Monday, May 20: Review by David Gregson
The Los Angeles Opera opening night audience appeared to love it. Every moment of Floria Tosca’s obsessively jealous behavior evoked an appreciative response, mostly laughter of course — for La Tosca‘s treatment of her boyfriend, the painter Mario Cavaradossi, is indeed comically irritating. Everyone was clearly following the supertitles closely. The emergence and reemergence in the pit of conductor Plácido Domingo leading the Los Angeles Opera orchestra elicited endless delight.
Perhaps the only totally inappropriate response came at the moment of Baron Scarpia’s bloody demise: the laughter was definitely out of place at this juncture. In general, however, the crowd reacted as if they were experiencing Giacomo Puccini’s familiar overheated melodrama for the very first time. They made their appreciation for the diva, soprano Sondra Radvanovsky, abundantly clear; and they showed their admiration for the villain Scarpia, baritone Lado Ataneli, by mixing in some good-natured boos with the cheers; and they awarded tenor Marco Berti a much heartier welcome than he may have deserved. If points had been awarded, however, Radvanovsky would have accumulated the lion’s share.
With the mise en scene and costumes (Bunny Christie) updated to World War I, or so it seemed to me (I thought Scarpia looked a bit like Puccini who died in 1924), this was one of the ugliest productions I have seen in some time, and the stage direction (John Caird, he of Les Misérables fame) was full of sophomoric innovations. A Mini-Me version of Tosca (pace Austin Powers) made numerous unwelcome ghostly intrusions, especially when she unsuccessfully substituted for the famous Shepherd whose haunting song helps characterize the opening of Act Three.
Apparently lured to it by Mini-Me, Tosca slits her own throat before leaping from what is often the Castel Sant’Angeleo (at least in the composer’s original intentions) but here appeared to be an all-purpose execution chamber perfect for shootings and hangings and lacking only an electric chair. The often elegant Act Two Palazzo Farnese, Baron Scarpia’s apartment, looked almost precisely like the loot-filled expanses of Xanadu in the final moments of Orson Welles’ Citizen Kane: miles and miles of crates and classic statuary. I gather Scarpia was collecting Canovas, Berninis, and even a Michelangelo captive. It was rather fun trying to figure out what all the artwork was supposed to be.
We first see the basic unit set in Act One where it is supposed to serve as the Church of Sant’Andrea delle Valle.
In perspective it is a pie-shaped bombed-out shell with a gaping hole in the ceiling and high-placed window-like openings all around. The painter Cavaradossi’s famous scaffolding props up three gigantic and unalluring fragments of his supposed portrait of Mary Magdalene. Singing “Recondite armonia” from the top of this structure created some awkward synchronization problems for tenor Barti vis-à-vis the vocal/orchestral blend, and he was clearly nervous. Frankly, I felt there was a disconnect all evening between the vocal and orchestral elements, scaffolding or no. The whole performance seemed as if it needed more rehearsal: singers and orchestra were very often not perfectly together.
Berti has the large ringing sound one loves to hear from Italians, but he seemed a little off his game, perhaps because of the odd physical production. “E lucevan le stelle” needed more depth of feeling; it came off as way less than heartfelt and was unaided by any visual component more romantic than a small square view of dimly shimmering stars at the back of the stage. The suffocating environment may have suffocated the singer.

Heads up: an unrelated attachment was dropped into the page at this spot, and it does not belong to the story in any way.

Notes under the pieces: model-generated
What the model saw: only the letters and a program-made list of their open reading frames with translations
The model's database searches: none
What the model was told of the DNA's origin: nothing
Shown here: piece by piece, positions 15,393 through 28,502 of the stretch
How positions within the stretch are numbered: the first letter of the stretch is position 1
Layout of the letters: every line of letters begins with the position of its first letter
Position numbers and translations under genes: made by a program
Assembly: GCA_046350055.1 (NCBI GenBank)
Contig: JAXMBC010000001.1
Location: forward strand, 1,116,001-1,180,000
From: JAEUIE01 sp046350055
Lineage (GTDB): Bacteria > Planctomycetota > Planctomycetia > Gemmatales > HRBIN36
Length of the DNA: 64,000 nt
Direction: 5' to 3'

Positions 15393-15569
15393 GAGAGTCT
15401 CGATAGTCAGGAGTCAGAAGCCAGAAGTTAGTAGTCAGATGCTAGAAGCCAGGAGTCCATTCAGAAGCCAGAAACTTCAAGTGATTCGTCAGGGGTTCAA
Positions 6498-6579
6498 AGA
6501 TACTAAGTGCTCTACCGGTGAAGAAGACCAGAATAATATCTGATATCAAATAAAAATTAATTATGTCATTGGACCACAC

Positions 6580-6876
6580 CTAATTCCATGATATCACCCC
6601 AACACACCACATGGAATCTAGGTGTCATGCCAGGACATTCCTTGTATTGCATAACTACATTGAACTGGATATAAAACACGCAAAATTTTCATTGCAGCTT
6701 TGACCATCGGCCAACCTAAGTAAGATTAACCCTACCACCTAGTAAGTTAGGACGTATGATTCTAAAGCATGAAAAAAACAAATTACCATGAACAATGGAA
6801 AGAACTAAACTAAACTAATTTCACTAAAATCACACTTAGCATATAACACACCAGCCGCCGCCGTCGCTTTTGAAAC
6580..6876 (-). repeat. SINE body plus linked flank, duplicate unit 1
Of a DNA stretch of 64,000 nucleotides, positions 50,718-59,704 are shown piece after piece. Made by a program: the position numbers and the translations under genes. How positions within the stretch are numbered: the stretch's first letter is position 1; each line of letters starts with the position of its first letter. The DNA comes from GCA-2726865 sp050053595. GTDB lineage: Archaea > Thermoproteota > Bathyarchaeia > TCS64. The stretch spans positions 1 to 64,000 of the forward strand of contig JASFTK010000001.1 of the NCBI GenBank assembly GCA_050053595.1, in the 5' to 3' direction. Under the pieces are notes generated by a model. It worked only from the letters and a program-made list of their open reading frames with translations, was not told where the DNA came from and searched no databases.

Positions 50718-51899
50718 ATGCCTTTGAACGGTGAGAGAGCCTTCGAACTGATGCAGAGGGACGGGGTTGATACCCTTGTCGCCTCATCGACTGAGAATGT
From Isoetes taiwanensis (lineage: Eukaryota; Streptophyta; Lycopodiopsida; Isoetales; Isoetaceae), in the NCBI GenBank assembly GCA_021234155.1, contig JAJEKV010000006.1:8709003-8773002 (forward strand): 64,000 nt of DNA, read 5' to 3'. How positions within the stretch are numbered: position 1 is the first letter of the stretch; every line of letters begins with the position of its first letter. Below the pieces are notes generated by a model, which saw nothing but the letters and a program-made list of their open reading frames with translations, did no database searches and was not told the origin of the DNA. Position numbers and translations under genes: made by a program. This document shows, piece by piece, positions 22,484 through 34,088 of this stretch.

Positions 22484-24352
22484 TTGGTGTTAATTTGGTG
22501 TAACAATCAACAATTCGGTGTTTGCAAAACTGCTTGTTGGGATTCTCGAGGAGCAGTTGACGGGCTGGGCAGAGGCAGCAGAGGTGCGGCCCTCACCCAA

Baritone Lado Ataneli has a gorgeous voice, but it is not dark enough for Scarpia, and Ataneli does little to give the voice a villainous edge. He comes off as much too charming. I have heard this singer several times before and I want to hear him again, but not in this role.
Radvanovsky can be so phenomenally loud at times that everyone else sounds as if they are not singing. Her voice is richly textured with a complex timbre — and it is not to everyone’s taste. I am reminded of the classic disagreement as to whether Maria Callas had a beautiful voice or not. When Radvonovsky forces it to top volume, the sound is ugly to me. I also feel she externalizes as an actress and we are not aware of much internal life. I felt the presence of a major artist, but I was not moved by anything, including the “Vissi d’arte.” That said, there is no question that Radvanovsky is the chief reason to see this current Tosca. My opinion of the diva is deep, deep down in a tiny minority section.
Bass Joshua Bloom, by the way, makes an excellent Angelotti, bass-baritone Philip Cokorinos an engaging Sacristan, and tenor Rodell Rosel a fine Spoletta. Grant Gershon’s choral work is excellent as usual, and lighting designer Duane Schuler deserves praise for making a dark and gloomy set actually visible.
Floria Tosca: Sondra Radvanovsky
Mario Cavaradossi: Marco Berti
Baron Scarpia: Lado Ataneli
Cesare Angelotti: Joshua Bloom
The Sacristan: Philip Cokorinos
Spoletta: Rodell Rosel
Sciarrone: Daniel Armstrong++
Young Girl: Eden McCoy*
Conductor: Plácido Domingo
Conductor (June 2): Jordi Bernàcer*
Director: John Caird*
Scenic and Costume Design: Bunny Christie*
Lighting Designer: Duane Schuler
Chorus Director: Grant Gershon
Fight Director: Ed Douglas
* LA Opera debut artist
++ Domingo-Thornton Young Artist Program alumnus
Saturday May 18, 2013 07:30 PM
Sunday May 26, 2013 02:00 PM
Thursday May 30, 2013 07:30 PM
Sunday June 02, 2013 02:00 PM
Wednesday June 05, 2013 07:30 PM
Saturday June 08, 2013 07:30 PM
Production from the Houston Grand Opera. Production new to Los Angeles.